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Corporate Social Responsibility: International Perspectives

  • Abagail McWilliams

    ()

    (College of Business Administration, University of Illinois at Chicago, 601 South Morgan Street, Chicago, IL 60607-7123, United States)

  • Donald S. Siegel

    ()

    (Department of Economics, Rensselaer Polytechnic Institute, Troy, NY 12180-3590, USA)

  • Patrick M. Wright

    ()

    (School of Industrial and Labor Relations Cornell University, 393 Ives Hall, Ithaca, NY 14853-3901, United States)

In this introduction to the special issue, we provide a brief review of the CSR literature with attention to some of the difficulties in globalizing the existing CSR concepts. Following this we provide a brief summary of each of the four papers that comprise the special issue, with emphasis on the unique contribution of each.

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File URL: http://www.economics.rpi.edu/workingpapers/rpi0604.pdf
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Paper provided by Rensselaer Polytechnic Institute, Department of Economics in its series Rensselaer Working Papers in Economics with number 0604.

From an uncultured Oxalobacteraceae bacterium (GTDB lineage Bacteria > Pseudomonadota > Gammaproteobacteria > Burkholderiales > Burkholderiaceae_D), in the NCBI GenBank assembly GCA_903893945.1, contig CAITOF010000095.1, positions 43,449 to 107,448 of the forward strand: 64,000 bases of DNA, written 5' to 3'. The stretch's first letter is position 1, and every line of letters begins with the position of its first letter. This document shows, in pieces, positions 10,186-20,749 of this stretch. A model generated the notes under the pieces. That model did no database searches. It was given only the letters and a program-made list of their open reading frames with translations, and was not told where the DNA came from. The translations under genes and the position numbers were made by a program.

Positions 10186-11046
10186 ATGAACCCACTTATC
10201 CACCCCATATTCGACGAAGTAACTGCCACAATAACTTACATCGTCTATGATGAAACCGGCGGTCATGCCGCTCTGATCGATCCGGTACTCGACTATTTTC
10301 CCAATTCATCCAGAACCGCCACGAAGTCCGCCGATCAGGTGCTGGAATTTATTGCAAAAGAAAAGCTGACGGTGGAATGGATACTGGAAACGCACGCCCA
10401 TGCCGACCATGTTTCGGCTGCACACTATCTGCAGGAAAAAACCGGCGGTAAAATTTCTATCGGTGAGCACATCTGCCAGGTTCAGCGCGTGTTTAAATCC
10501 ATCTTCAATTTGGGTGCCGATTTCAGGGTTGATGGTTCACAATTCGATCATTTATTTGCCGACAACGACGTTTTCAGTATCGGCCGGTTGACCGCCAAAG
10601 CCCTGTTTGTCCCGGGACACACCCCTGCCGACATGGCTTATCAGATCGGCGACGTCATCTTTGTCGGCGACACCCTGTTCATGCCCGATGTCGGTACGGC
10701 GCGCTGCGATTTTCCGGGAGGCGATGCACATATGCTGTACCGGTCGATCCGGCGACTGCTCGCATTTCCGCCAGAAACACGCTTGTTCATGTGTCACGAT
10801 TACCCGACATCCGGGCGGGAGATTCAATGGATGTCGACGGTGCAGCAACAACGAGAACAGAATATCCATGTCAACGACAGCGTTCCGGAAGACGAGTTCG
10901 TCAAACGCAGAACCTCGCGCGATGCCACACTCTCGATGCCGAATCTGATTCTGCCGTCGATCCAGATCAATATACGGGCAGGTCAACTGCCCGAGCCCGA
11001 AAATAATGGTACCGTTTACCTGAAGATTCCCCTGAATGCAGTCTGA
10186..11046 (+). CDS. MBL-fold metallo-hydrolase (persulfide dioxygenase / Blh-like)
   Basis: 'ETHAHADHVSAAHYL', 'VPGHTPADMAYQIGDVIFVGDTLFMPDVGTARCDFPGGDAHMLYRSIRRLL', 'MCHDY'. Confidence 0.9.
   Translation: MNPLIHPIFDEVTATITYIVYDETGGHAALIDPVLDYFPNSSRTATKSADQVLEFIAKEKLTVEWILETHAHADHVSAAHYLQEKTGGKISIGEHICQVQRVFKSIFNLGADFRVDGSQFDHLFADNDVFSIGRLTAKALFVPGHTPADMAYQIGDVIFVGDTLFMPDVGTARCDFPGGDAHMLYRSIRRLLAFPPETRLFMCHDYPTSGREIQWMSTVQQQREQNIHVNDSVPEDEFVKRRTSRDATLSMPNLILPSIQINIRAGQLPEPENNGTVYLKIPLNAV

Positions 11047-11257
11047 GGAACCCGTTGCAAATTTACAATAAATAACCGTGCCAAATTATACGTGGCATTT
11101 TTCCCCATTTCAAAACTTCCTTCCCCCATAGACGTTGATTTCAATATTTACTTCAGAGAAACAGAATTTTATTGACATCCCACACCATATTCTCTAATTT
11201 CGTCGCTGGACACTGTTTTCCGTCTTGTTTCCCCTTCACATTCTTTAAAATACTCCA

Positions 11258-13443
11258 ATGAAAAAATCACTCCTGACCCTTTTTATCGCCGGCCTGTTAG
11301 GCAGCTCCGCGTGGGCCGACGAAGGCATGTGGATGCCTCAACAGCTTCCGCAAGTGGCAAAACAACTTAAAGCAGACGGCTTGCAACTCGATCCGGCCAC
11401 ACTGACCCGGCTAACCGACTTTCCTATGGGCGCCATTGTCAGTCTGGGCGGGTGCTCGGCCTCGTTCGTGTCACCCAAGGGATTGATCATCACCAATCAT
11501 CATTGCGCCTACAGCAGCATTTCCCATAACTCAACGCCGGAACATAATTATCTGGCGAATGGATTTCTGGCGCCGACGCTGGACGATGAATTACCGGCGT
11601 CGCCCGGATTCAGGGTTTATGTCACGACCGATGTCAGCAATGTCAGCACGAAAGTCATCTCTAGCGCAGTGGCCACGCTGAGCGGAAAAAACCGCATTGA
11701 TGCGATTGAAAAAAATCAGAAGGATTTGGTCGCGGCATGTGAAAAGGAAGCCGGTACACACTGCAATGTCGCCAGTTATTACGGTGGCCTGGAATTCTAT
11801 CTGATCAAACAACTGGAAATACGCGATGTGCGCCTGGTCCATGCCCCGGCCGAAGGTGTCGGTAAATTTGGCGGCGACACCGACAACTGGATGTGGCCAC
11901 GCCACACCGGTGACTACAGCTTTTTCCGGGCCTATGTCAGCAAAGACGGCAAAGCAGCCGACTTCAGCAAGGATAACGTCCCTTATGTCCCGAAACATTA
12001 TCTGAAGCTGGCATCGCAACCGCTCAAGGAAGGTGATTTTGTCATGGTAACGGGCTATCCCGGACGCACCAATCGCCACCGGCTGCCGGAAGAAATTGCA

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Date of creation: Mar 2006
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Handle: RePEc:rpi:rpiwpe:0604
Contact details of provider: Web page: http://www.economics.rpi.edu/
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  1. Teoh, Siew Hong & Welch, Ivo & Wazzan, C Paul, 1999. "The Effect of Socially Activist Investment Policies on the Financial Markets: Evidence from the South African Boycott," The Journal of Business, University of Chicago Press, vol. 72(1), pages 35-89, January.
  2. Catherine M. Paul & Donald Siegel, 2006. "Corporate social responsibility and economic performance," Journal of Productivity Analysis, Springer, vol. 26(3), pages 207-211, December.
  3. Baron, David P., 2001. "Private Politics," Research Papers 1689, Stanford University, Graduate School of Business.
  4. Judith F. Posnikoff, 1997. "Disinvestment From South Africa: They Did Well By Doing Good," Contemporary Economic Policy, Western Economic Association International, vol. 15(1), pages 76-86, 01.
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